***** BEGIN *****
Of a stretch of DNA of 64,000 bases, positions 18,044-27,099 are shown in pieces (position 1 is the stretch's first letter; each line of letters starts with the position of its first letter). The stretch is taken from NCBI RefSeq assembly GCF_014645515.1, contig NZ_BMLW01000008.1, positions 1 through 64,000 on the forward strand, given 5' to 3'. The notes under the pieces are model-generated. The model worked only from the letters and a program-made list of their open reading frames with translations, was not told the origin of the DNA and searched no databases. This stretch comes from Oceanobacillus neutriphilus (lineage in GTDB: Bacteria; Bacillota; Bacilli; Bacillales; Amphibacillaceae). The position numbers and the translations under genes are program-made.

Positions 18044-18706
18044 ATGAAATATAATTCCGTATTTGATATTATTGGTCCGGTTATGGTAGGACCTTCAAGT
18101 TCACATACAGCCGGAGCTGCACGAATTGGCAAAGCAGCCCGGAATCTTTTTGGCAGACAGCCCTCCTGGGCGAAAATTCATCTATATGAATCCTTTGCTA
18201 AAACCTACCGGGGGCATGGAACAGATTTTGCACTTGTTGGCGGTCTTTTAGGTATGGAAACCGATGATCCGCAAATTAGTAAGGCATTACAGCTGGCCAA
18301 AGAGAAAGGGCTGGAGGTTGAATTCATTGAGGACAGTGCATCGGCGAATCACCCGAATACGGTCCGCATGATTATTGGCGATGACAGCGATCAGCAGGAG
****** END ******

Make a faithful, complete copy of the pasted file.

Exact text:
Of a stretch of DNA of 64,000 bases, positions 18,044-27,099 are shown in pieces (position 1 is the stretch's first letter; each line of letters starts with the position of its first letter). The stretch is taken from NCBI RefSeq assembly GCF_014645515.1, contig NZ_BMLW01000008.1, positions 1 through 64,000 on the forward strand, given 5' to 3'. The notes under the pieces are model-generated. The model worked only from the letters and a program-made list of their open reading frames with translations, was not told the origin of the DNA and searched no databases. This stretch comes from Oceanobacillus neutriphilus (lineage in GTDB: Bacteria; Bacillota; Bacilli; Bacillales; Amphibacillaceae). The position numbers and the translations under genes are program-made.

Positions 18044-18706
18044 ATGAAATATAATTCCGTATTTGATATTATTGGTCCGGTTATGGTAGGACCTTCAAGT
18101 TCACATACAGCCGGAGCTGCACGAATTGGCAAAGCAGCCCGGAATCTTTTTGGCAGACAGCCCTCCTGGGCGAAAATTCATCTATATGAATCCTTTGCTA
18201 AAACCTACCGGGGGCATGGAACAGATTTTGCACTTGTTGGCGGTCTTTTAGGTATGGAAACCGATGATCCGCAAATTAGTAAGGCATTACAGCTGGCCAA
18301 AGAGAAAGGGCTGGAGGTTGAATTCATTGAGGACAGTGCATCGGCGAATCACCCGAATACGGTCCGCATGATTATTGGCGATGACAGCGATCAGCAGGAG